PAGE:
Sorry Starbuck all my invites seem to have disapeared (?!) at the moment, maybe id is messing with some settings or something.

I'll check again tomorrow, in the mean time maybe Ricky can sort you out. 
Basically Yeah 
Programming will help, your mapping portfolio as-is will help more, probably, having a grab bag of games made for different platforms (asteroids in flash with a novel twist) would be a major boost and experience of how to put things together and finish them is the magic ingredient. 
My $0.02 
There's been a lot of good advice in the last 30 or so posts.

Basically, getting a job in the game industry boils down to creating something new (art assets, code, scripting, level geometry, sounds, fx, whatever), polishing it up, getting it into some playable form, and letting a potential employer experience it, in-game. If it's cool, and makes someone say "Wow, nice, can you make us some of this?" then you're in. It's actually pretty simple.

(Note that the "in-game" part isn't always 100% necessary, but it always helps.)

There are a whole lot of other influencing factors (breadth and depth of your game-related skills, education, background, social skills, interview skills, and so on), but it's mostly just about Making Cool Shit and impressing someone with it. 
Oh And 
Willem and others are quite correct: No one starts as a "game designer". You may start as a level designer/scripter and be given a certain degree of freedom to make decisions about gameplay in your current corner of the game, but the actual design of the game as a whole is almost always going to be handled by one or more senior people who have been at that company and/or in the industry for quite a while.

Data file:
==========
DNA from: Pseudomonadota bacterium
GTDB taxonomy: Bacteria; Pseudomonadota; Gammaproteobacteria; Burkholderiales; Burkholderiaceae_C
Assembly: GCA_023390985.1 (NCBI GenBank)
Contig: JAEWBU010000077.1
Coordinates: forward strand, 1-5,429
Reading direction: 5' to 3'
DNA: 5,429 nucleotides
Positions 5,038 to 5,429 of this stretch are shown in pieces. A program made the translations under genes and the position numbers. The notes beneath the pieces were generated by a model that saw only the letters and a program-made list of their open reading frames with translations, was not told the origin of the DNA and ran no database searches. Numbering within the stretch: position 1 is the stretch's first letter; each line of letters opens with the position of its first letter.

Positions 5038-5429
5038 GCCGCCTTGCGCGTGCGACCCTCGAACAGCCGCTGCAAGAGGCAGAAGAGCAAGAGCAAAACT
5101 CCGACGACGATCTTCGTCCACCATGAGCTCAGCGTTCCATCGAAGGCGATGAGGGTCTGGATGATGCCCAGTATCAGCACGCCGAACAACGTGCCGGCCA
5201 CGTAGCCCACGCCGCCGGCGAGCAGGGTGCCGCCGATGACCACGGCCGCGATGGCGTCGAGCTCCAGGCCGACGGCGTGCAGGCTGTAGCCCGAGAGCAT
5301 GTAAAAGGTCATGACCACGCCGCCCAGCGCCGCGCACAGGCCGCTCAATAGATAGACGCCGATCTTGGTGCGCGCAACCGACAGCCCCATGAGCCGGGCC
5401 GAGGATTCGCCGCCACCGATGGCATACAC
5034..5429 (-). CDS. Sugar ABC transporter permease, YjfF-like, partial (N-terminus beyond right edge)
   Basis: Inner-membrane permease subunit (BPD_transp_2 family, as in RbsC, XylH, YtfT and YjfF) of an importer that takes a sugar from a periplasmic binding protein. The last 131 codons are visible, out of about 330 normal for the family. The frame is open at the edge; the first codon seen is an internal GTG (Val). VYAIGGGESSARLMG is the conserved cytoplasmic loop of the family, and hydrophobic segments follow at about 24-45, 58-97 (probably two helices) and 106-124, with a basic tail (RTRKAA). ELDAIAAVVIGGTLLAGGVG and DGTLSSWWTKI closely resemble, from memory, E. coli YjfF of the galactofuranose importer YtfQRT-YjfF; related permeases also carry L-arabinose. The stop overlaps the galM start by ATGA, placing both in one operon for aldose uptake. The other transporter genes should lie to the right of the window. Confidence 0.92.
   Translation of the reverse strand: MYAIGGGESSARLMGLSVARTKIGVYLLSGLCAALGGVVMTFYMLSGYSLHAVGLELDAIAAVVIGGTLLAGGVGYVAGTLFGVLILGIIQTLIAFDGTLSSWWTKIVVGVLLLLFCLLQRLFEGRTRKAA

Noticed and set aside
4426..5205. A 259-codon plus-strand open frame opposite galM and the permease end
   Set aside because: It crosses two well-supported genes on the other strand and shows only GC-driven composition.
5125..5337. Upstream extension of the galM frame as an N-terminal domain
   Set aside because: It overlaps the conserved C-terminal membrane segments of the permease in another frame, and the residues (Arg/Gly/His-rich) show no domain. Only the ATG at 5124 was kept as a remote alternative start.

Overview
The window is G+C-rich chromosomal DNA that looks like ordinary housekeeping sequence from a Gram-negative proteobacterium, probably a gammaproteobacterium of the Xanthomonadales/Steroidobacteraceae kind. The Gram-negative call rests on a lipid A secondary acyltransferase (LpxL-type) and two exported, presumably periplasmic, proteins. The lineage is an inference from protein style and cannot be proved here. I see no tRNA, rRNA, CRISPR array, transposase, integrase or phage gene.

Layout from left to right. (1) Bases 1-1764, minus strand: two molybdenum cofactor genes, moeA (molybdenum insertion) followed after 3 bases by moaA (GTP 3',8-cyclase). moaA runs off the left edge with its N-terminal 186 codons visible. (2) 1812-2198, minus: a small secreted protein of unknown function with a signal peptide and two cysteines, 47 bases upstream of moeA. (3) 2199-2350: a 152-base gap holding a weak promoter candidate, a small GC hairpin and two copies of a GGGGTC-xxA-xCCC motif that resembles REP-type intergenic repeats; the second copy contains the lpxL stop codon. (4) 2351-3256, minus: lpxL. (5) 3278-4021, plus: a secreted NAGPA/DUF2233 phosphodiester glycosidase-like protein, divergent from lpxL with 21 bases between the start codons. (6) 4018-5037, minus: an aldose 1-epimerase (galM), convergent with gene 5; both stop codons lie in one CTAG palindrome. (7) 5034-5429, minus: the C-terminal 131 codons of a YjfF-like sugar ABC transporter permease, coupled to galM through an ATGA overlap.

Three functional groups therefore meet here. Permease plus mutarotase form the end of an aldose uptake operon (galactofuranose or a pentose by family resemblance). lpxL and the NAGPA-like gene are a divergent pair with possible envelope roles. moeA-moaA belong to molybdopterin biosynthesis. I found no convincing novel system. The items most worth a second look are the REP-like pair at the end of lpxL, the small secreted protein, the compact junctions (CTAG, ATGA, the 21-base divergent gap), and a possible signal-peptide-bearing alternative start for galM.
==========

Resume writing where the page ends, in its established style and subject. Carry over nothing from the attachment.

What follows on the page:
Starbuck 
s00ry mate, but it says I have run out of invites too, and I havent invited anybody!
Maybe they just dont need anymore testers ATM. I'll try again tomorrow.....

thanks for the encouragement guys, given me stuff to think about. 
Prograyming (I'm Not In The Games Industry) 
There are easier ways to learn programming than C. Since you already know some BASIC, the basics are not that hard though so you might go to C directly.

But. It's maybe not so relevant for a game designer / mapist. It's very fast to run but a bit of a pain to make stuff with.

So I'd say LUA / Python or some script language like that would be nice. Lua is very easy and nice but I don't know how the environment works, ie I've only used it in context of where it has been built into games, not created anything standalone with it.

I don't think you will have much trouble learning all that Ricky, it just requires work.
It's good if you have some people or friends to ask if you're stuck on a problem or the tutorials etc are ambiguous. This is where college helps somewhat. But stuff depends. Some people study better on their own than others. 
Metlslime: